Unless you win the account of course. Then the undying stress of trying desperately not to lose the business begins.
Pitches are like life. The emotion and the drama. The anticipation and the joy. The disappointment and - perhaps - the relief.
pitch results should be delivered live via some sort of collective
Facetime conference call. Just so everyone can see the losers' faces
like in the Oscars broadcast. And the winners can pretend to be
surprised that their last minute decision to halve their mark up swung
it for them.
Perched a little outside the
agency world, on a tree looking through the window, it felt like most of
the Australian advertising business was in pitch mode for the entire
year. And I'm not just talking about the Tourism Australia one, which
lasted for most of it.
The thing about pitching is that it feels like you are capable of
doing anything. And doing it well. It's only when you win the account
that it suddenly feels like that this level of idealism is absolutely
But in amongst all the late night
pizzas and 11th hour strategy changes, some people in the rest of the
world were actually making work for existing, long-standing clients. And
some were being stupid enough to be idealistic, taking the time to
finally get to grips with the opportunities that the new media offer.
had a bit of time, because this was the year that the technologists had
other bigger issues to deal with as opposed to inventing the next big
The Facebookers, Googlers and
Twitterers were spending their days justifying that the big things
they'd already invented weren't corrupted or corruptible, damaging to
our collective mental health or indeed giving voice to illegal agendas,
swinging election results or causing entire countries to reach a state
And that meant it became possible
for some creative folk worth their salt to work out how to use the
various platforms to create something newsworthy of their own.
An Instagram post, for example.
Every bit as good as an old fashioned billboard.
Yet it had global impact because the medium allowed it to travel way beyond the confines of an out of home site.
It worked so well, Nike is now doing the same thing with Raheem Stirling.
is a brand using its core values to restate its reason for existing in
the simplest possible terms across the broadest possible platforms.
A YouTube phenomenon.
Every bit as good as an old fashioned music video.
it had global impact because it wasn't restricted to a TV station. And
the brand was smart enough to get out of the way and let the creativity
do the talking.
A PR apology.
Every bit as good as an old fashioned print ad.
Because this indeed was a single page print ad in two tabloid newspapers.
because it was circulated on Facebook, it caused more positive feedback
for a brand that was in crisis than most brands can dream of in good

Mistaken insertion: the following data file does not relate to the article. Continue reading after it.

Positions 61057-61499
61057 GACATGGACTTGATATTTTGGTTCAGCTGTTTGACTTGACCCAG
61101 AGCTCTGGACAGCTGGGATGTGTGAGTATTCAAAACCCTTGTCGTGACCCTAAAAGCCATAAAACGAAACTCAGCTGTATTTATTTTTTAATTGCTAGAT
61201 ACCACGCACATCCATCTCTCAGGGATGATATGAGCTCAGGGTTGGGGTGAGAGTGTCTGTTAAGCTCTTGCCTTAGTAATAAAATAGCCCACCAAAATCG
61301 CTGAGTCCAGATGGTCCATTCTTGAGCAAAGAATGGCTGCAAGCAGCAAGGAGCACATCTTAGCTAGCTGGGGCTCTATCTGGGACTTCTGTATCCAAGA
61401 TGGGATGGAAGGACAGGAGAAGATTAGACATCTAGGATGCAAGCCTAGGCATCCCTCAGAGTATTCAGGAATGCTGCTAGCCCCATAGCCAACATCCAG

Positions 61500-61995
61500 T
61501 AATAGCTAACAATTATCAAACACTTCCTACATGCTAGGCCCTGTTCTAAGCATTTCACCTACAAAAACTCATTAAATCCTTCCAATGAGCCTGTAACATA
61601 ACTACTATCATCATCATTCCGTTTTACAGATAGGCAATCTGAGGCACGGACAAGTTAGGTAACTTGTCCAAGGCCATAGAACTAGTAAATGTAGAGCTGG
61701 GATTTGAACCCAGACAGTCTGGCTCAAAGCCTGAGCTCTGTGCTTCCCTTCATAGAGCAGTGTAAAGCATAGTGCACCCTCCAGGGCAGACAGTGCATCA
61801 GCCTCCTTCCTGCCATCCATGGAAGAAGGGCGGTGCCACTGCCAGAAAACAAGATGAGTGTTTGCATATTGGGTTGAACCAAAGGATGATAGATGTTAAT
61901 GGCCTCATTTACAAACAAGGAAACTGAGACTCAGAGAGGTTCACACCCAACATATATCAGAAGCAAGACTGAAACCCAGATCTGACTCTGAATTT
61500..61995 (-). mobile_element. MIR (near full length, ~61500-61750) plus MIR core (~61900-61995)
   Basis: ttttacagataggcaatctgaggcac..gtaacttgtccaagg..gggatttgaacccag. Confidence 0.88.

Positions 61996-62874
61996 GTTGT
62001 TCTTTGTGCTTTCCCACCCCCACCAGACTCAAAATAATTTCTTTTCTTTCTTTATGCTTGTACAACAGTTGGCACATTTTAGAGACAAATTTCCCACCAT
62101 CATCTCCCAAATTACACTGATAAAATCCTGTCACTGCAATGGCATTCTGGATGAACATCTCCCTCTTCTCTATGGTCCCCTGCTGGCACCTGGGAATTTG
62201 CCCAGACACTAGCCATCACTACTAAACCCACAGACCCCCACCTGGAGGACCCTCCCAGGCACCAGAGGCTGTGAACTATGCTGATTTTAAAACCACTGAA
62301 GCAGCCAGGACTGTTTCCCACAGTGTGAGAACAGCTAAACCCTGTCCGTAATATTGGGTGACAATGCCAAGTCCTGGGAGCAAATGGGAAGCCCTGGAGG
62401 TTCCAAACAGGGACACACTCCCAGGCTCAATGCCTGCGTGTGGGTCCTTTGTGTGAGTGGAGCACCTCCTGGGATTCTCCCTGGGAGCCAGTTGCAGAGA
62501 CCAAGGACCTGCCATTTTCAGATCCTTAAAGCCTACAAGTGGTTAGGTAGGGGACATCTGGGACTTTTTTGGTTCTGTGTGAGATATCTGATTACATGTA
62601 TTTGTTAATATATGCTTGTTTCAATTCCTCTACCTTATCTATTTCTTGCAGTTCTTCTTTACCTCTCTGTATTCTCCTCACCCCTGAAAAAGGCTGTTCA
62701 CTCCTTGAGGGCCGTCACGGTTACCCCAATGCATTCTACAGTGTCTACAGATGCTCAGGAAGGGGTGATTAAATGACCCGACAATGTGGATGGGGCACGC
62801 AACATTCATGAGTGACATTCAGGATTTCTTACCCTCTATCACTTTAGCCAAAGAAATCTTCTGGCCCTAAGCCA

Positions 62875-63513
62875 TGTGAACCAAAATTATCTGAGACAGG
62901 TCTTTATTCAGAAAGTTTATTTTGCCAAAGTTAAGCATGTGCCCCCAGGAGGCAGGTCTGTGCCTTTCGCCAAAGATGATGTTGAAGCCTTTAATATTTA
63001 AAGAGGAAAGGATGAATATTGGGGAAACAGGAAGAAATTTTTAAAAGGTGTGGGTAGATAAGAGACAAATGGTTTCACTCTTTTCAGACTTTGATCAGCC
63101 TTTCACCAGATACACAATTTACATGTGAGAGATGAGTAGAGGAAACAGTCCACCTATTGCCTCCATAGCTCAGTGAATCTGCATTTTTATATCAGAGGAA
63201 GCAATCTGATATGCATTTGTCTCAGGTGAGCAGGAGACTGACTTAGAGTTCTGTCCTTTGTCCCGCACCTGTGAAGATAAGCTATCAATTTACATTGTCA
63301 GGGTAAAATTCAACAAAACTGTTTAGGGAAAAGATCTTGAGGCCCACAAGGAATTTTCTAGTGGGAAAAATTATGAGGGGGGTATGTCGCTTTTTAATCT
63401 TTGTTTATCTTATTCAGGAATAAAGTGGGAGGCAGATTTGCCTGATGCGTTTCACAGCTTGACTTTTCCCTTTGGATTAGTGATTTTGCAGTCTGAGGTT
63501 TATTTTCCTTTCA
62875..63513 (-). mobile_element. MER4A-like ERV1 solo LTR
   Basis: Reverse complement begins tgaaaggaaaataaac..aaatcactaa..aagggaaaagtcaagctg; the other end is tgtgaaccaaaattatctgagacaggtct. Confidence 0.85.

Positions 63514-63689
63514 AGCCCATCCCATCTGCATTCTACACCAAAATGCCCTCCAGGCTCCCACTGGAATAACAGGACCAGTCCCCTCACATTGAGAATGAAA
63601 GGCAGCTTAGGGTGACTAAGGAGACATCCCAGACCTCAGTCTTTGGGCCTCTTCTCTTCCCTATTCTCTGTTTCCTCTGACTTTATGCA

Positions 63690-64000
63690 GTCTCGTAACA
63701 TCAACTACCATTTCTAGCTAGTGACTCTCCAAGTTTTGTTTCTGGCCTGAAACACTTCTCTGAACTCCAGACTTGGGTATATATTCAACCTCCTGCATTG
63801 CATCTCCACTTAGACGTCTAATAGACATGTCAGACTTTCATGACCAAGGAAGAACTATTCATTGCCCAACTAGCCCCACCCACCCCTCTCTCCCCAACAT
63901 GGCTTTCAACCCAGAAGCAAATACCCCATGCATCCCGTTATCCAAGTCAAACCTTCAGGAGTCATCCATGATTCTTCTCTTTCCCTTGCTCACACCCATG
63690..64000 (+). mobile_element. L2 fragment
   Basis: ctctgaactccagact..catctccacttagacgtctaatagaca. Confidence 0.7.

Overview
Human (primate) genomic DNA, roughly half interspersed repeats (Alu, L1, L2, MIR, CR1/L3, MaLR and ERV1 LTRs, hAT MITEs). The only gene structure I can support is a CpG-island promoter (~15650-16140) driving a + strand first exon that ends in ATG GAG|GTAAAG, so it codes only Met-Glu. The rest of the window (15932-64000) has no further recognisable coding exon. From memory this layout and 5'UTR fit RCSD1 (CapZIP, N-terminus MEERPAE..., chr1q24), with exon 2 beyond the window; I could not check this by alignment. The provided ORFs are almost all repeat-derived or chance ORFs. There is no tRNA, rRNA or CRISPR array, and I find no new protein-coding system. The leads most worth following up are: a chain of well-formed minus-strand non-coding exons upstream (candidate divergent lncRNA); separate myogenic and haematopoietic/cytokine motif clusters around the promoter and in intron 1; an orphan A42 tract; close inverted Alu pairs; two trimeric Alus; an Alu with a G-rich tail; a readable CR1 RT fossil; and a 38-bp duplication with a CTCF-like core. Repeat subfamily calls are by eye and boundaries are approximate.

The best work this year took
traditional, brave simplicity to new places. And used the idea and the
execution to create more than double the impact.
An artistic installation.
work by Adam & Eve/DDB where 84 sculptures of men with hoods over
the faces stand ominously on top the ITV tower in the UK helped record a
34% increase in the number of people reaching out for help with their
Every bit as good as an old fashioned poster.
But better because it was an event, an invitation to experience something and share that with others.
one dramatic moment, this powerful, provocative, eye-catching,
installation demonstrated how powerfully art can deliver meaning.
Constantly surprising, modern film-making and creatively entertaining, inspiring and rewarding.
And we should add Wieden & Kennedy's Tom Bender and Tom Corcoran's for Nike 'Londoner' and Three 'Phones are Good'.
are every bit as good as old fashioned cinema ads. But now taken to a
wider audience thanks to the power of social sharing.
A Superbowl stunt.
A Tide Ad'
may not be the most groundbreaking of work to earn itself a
D&AD black pencil (it's not a patch on Graham) but it's certainly
worthy of praise for bringing humour back to an otherwise emotionally
And it's every bit as good as an old-fashioned TV campaign.
the very best work of 2018 includes other examples of advertising pure
and simple taken to wider audiences through smart media choices and
opportunism afforded by the new tech.
This wasn't a year of the medium being the message. It was a year of the message exploiting the medium.
for at least the foreseeable future, audiences might be allowed to be
more interested in the work, than the way they consume the work.
Which rather annoyingly doesn't bring me back to the first sentence of the article.
Ah well. Life's a bitch.
Happy new year.